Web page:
AT&T will be the last of the four major carriers to reveal and make available Samsung’s Galaxy Tab Android tablet, and the carrier is doing so with the highest price tag of its big rivals. The non-contract version of AT&T’s offering will net $649.99, a full $50 more than what other carriers are offering the Tab for, on November 21. That said, the higher price does give you $50 back in credit to spend on Samsung’s Media Hub for the movies and TV shows that you may want to own or rent, so it’s really a break-even at the end of the day if you’re buying into Samsung’s digital download ecosystem.
As far as data plans go, AT&T’s offering is in line with the company’s iPad offering with a $15 and $25 plan for either 250 MB or 2 GB of data per month, contract free.
U.S. Cellular will also be joining the four big national carriers to offer the Galaxy Tab. The regional carrier will be making the Galaxy Tab available on-contract for $399 after a mail-in rebate on November 19th. The 200 MB data plan will run for $14.99 while $54.99 will net you 5 GB.
T-Mobile, Verizon Wireless, and Sprint had made their versions of the Galaxy Tab available for purchase last week. A contract-model from Sprint would cost $400 on-contract with a 2GB data plan with unlimited messaging for $29.99 per month or a 5GB data plan with unlimited messaging for $59.99 per month. Verizon’s off-contract model would cost $600 plus $20 for 1 GB of data, $35 for 3GB, $50 for 5 GB, or $80 for 10 GB per month with no contract required. T-Mobile USA offers a contract-free version of its Tab for $600 and a contract version for $400 with either contract or contract-free plan versions. T-Mobile charges $40 for 5 GB of data on-contract while a 1 GB monthly access (no contract) option for the tab is $50 for 30 days; 250 MB on-contract costs $25 per month while 300 MB costs $30 for 30 days on a no-contract option and a week pass sans contrast cost $10 for 100 MB.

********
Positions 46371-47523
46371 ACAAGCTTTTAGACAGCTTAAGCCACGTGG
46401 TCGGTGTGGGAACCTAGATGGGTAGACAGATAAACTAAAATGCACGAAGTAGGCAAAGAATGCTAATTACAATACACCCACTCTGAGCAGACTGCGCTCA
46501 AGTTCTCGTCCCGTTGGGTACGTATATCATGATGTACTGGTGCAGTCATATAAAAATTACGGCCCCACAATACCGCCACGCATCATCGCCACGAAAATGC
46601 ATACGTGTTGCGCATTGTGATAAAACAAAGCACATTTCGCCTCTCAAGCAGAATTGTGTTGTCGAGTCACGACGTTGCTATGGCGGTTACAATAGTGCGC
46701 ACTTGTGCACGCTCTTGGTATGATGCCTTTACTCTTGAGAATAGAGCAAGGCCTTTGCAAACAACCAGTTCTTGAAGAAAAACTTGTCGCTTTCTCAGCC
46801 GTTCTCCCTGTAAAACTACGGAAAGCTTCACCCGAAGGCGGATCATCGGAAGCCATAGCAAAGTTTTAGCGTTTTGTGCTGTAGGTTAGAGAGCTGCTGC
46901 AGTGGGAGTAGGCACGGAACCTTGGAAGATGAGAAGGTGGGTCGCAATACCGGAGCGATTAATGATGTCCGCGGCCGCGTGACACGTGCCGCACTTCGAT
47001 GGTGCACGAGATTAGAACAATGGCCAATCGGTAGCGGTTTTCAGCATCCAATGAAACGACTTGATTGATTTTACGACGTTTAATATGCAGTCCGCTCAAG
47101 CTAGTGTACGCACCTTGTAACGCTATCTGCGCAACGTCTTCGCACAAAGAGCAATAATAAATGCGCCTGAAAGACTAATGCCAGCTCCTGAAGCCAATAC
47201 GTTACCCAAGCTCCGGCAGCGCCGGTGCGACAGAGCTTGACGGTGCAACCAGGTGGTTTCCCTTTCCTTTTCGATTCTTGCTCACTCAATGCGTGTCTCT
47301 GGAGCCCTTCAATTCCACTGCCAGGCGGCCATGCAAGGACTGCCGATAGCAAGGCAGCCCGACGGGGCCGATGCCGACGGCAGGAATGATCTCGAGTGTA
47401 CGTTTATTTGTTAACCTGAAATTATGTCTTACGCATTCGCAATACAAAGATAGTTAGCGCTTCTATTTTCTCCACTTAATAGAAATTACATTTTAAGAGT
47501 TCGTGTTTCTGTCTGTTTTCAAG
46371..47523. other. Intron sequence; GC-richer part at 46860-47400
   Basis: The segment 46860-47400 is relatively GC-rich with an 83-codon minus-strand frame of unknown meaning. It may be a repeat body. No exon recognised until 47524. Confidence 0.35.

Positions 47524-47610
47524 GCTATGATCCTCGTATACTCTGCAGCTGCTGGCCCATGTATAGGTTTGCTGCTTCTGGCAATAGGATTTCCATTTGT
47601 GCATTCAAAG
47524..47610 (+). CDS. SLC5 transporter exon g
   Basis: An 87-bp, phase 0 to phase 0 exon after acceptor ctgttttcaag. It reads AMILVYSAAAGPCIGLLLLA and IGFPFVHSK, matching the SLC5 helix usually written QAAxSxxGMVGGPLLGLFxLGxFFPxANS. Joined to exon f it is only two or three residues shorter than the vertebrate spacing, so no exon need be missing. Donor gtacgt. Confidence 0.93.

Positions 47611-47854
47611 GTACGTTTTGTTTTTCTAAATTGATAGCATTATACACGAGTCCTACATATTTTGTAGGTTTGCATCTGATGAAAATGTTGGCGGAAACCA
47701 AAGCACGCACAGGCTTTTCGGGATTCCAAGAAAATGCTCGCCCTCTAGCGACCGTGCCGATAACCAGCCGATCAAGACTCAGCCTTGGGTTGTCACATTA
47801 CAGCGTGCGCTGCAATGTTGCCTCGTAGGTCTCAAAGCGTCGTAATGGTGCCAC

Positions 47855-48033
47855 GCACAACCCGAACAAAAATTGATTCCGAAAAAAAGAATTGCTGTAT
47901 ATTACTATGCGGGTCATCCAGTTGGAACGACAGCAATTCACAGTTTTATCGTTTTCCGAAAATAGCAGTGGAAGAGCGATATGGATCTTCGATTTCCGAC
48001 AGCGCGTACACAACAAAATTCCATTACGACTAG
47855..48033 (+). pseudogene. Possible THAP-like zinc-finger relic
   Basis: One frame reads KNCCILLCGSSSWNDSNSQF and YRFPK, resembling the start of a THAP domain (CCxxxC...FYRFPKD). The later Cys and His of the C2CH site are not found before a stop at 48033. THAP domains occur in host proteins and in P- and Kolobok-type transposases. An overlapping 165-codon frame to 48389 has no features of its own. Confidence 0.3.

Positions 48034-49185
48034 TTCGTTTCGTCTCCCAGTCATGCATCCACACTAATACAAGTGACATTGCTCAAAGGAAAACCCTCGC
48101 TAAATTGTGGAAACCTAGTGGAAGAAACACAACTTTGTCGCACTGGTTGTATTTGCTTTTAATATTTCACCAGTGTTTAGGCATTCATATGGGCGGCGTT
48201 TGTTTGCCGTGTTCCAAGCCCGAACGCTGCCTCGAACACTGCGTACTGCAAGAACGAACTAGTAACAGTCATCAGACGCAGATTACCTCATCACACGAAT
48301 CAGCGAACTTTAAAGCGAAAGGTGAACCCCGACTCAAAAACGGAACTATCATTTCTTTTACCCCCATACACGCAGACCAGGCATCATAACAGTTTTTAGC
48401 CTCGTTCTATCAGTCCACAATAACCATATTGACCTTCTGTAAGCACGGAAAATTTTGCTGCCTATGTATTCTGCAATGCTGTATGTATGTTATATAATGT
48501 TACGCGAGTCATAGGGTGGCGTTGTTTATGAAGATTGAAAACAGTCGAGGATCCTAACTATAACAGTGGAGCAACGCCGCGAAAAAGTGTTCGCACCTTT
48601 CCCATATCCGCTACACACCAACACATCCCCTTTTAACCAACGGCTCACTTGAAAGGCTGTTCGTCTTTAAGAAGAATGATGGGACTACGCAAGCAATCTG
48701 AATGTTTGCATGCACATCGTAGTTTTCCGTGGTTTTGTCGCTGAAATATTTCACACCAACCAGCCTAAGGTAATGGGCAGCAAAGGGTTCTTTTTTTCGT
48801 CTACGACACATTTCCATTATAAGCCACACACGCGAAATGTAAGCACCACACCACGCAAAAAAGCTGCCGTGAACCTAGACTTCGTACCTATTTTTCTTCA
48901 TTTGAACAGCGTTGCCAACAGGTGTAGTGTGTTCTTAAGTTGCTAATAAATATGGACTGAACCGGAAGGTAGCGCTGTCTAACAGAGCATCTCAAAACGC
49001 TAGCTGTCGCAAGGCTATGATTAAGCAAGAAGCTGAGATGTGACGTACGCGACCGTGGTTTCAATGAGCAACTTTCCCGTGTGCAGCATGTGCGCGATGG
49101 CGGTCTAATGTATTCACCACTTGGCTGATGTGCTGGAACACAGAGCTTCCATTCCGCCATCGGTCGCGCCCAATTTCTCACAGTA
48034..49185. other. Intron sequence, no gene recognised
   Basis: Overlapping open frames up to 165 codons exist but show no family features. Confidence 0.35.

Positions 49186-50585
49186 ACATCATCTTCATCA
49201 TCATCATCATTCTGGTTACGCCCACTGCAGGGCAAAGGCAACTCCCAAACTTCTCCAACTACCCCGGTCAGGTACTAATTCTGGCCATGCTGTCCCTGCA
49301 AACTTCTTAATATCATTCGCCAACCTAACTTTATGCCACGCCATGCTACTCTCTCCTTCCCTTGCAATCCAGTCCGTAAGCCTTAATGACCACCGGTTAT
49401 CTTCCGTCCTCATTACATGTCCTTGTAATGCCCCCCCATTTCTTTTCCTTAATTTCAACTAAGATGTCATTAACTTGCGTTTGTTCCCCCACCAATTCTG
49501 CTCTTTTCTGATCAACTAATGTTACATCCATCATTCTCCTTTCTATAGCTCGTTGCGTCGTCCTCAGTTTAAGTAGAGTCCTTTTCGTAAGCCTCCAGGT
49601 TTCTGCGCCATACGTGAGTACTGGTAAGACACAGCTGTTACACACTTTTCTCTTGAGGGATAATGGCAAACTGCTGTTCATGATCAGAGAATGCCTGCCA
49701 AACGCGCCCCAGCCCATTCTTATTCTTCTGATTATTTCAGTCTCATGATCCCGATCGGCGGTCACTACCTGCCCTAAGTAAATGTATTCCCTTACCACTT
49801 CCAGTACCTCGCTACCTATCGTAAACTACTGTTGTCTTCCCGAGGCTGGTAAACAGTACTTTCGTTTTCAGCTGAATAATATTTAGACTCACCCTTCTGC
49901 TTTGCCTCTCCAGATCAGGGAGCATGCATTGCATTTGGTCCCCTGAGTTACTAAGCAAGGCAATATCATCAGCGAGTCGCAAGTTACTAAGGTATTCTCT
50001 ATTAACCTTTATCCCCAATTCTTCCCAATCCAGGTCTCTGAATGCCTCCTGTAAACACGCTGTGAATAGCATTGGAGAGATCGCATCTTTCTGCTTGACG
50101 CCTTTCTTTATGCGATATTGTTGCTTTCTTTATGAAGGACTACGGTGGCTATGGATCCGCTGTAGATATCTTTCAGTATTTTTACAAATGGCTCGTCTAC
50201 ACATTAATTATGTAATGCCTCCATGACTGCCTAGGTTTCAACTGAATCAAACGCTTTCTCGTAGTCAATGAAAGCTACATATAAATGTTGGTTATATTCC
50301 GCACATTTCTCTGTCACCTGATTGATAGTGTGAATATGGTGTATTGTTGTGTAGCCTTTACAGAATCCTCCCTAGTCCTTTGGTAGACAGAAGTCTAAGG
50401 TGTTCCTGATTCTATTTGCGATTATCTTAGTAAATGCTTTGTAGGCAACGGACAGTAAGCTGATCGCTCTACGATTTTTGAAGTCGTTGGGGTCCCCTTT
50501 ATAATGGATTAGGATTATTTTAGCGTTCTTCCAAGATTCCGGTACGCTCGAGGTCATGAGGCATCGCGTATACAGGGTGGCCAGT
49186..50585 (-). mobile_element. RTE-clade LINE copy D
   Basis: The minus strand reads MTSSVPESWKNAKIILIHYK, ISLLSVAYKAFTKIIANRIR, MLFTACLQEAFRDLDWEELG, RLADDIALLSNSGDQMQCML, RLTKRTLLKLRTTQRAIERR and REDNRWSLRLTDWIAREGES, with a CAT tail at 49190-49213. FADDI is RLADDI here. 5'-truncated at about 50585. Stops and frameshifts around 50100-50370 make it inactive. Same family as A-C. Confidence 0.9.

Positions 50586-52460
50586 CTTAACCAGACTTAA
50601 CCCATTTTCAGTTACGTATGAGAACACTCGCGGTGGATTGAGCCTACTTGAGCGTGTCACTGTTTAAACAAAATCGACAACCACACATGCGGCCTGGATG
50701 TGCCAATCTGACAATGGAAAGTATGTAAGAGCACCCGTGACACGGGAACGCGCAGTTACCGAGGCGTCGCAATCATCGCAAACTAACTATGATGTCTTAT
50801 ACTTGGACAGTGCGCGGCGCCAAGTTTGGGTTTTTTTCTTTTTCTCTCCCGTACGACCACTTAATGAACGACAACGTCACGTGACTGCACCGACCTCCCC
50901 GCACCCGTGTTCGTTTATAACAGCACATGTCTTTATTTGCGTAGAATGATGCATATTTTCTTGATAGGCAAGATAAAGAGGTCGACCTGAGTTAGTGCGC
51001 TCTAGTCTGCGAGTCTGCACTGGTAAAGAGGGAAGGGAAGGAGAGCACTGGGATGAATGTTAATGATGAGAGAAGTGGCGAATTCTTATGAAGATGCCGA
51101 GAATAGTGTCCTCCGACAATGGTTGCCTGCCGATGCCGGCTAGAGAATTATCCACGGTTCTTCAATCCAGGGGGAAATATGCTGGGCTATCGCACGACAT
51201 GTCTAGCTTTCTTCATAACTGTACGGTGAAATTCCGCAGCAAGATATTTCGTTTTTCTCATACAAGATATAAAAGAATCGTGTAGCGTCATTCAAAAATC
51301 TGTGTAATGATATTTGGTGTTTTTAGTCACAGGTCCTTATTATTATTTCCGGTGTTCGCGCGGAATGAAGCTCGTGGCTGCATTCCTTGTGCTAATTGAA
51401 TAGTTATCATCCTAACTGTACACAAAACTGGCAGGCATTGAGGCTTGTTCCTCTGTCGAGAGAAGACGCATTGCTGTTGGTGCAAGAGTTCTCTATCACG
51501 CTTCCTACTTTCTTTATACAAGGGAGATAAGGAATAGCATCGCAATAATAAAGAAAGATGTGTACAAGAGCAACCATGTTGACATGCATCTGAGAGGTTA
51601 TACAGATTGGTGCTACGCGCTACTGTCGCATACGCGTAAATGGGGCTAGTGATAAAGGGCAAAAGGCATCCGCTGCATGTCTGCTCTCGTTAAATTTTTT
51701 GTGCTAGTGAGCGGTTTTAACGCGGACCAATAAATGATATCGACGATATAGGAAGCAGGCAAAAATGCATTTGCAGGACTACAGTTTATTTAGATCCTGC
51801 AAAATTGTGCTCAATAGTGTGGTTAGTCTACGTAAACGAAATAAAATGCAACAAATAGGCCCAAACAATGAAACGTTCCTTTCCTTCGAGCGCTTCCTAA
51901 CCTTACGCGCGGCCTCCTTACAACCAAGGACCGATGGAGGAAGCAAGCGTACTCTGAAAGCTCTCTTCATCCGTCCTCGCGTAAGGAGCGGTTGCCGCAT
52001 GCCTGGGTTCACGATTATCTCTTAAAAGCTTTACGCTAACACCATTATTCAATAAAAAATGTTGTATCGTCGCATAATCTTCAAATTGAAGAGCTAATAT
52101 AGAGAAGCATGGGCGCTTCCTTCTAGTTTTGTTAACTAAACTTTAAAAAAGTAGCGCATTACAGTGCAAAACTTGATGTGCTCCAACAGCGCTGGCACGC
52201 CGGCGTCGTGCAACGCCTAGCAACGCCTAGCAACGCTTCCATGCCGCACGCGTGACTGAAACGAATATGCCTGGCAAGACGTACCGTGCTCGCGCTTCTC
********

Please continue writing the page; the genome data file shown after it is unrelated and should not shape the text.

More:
For AT&T, the carrier did not say whether or not it is locking its Galaxy Tab down to only be able to install applications from Android Market or if sideloading is a possibility. In the past, AT&T has said that it would only allow Android smartphones to get apps only through Android Market for a better user experience and to ensure that everything works smoothly. Sideloading is a procedure that allows apps obtained either as a direct website download or from a PC to be loaded or installed onto a device. Those apps would therefore not be obtained from Android Market.
Considering that the carrier currently enjoys a U.S. exclusivity with Apple on the iPhone, it would be interesting to see how the Galaxy Tab fares against the iPad, which boasts a larger screen and a cheaper price in the U.S. at $630 for the base 16 GB WiFi + 3G model. Rival Verizon Wireless has also as of recently begun to offer the iPad for sale on its network. Rather than offering a model with integrated 3G like AT&T, Verizon’s model is just the WiFi model bundled with a mobile hotspot, such as the MiFi, and priced similarly to AT&T’s model with WiFi + 3G built-in.